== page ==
The Government of Canada has announced it will provide $158 million to improve the safety of the Champlain Bridge corridor in Montreal. The 1960s-era bridge is a key component in the Ontario-Quebec corridor and is the busiest bridge in Canada, currently handling 60 million vehicles a year.
A report in the Montreal Gazette said that an Ontario engineering company had done an assessment of the bridge for Transport Canada and warned that it “has had its day.” The article said the leaked engineering report indicated the bridge could not continue to support the heavy traffic without risks of partial collapse of a concrete section, and possibly the collapse of one of its steel cantilever spans.
While the government says it is still awaiting the final version of the engineers’ report, it has announced that it is prepared to consider “all options, including replacing the bridge.” The government says: “Although the Champlain Bridge is safe and secure for all Canadians and travellers, it requires additional repair work to ensure that it remains safe and secure for everyone using it, and that it can continue to carry the volume of traffic forecast.”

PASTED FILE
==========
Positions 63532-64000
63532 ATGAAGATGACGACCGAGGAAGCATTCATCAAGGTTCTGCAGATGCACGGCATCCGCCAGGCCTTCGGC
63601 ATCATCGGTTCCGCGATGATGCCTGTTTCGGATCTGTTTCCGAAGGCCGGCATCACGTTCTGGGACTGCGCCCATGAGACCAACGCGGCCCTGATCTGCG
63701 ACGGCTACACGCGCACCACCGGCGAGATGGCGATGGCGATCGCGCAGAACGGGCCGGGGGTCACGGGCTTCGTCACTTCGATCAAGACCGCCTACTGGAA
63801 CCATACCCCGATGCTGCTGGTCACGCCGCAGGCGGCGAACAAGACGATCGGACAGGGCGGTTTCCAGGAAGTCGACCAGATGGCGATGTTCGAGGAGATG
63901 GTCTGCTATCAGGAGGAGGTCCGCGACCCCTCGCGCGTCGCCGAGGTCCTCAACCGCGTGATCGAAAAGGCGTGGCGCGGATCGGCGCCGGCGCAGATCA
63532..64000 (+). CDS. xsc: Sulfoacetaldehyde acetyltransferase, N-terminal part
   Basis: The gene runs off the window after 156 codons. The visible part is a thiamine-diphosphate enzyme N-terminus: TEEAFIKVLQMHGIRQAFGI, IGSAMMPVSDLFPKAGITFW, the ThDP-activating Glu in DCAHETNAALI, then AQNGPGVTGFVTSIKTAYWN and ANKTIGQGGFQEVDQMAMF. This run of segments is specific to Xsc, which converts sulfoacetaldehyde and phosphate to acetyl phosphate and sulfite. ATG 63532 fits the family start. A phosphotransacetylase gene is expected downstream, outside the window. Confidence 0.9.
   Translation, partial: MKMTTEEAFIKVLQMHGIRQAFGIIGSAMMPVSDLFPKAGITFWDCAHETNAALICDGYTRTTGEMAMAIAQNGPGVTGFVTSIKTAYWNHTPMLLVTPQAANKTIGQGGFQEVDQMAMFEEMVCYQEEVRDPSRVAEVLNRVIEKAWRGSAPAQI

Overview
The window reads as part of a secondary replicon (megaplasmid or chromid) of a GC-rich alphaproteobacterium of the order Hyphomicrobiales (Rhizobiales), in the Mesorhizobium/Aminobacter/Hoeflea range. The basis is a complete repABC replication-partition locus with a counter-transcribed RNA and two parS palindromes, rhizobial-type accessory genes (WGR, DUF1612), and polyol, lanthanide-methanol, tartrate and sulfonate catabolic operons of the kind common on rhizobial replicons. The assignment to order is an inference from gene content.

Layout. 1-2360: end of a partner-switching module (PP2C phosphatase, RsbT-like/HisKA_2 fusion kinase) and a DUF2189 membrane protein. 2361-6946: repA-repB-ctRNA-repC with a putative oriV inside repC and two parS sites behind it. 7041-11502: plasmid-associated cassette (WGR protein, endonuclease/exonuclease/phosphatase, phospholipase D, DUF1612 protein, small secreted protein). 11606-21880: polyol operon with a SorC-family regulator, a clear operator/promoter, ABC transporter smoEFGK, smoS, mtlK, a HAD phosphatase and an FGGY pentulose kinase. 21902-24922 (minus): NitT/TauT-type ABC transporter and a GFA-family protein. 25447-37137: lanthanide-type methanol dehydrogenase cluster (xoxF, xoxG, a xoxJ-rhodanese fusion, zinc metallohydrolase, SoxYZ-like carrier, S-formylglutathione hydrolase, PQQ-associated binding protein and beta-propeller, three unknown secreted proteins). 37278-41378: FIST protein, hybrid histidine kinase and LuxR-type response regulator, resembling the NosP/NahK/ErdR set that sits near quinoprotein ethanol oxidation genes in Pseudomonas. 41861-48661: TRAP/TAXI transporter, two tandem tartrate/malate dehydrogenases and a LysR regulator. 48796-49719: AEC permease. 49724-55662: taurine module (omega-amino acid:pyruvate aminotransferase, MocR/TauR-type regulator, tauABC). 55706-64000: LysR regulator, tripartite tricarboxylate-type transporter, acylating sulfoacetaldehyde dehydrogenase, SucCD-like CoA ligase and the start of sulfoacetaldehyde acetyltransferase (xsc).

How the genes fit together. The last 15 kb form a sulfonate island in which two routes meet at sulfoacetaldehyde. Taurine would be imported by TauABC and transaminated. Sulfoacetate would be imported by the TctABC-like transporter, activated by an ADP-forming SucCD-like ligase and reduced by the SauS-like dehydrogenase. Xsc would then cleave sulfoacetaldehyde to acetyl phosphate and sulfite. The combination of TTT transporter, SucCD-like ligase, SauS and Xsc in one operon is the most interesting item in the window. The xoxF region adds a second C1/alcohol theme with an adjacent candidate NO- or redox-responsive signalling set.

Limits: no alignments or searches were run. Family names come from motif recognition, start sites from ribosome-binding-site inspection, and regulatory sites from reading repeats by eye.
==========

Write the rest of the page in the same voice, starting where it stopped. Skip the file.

The Champlain Bridge is six kilometres long, crossing the Saint Lawrence River and connecting Montreal to Nun’s Island and the South Shore. The corridor includes the Bonaventure Expressway and Highway 16. It is owned and operated by Jacques Cartier and Champlain Bridges Incorporated (JCCBI), a crown corporation under the portfolio of the Minister of Transport. The funds announced last week are in addition to $212 million already earmarked for the corridor in 2009 under Canada’s Economic Action Plan.
The federal government is providing JCCBI with another $70 million for other structures it operates, including the Jacques Cartier Bridge, the Honore Mercier Bridge, the Melocheville tunnel and the Champlain Bridge Ice Control Structure.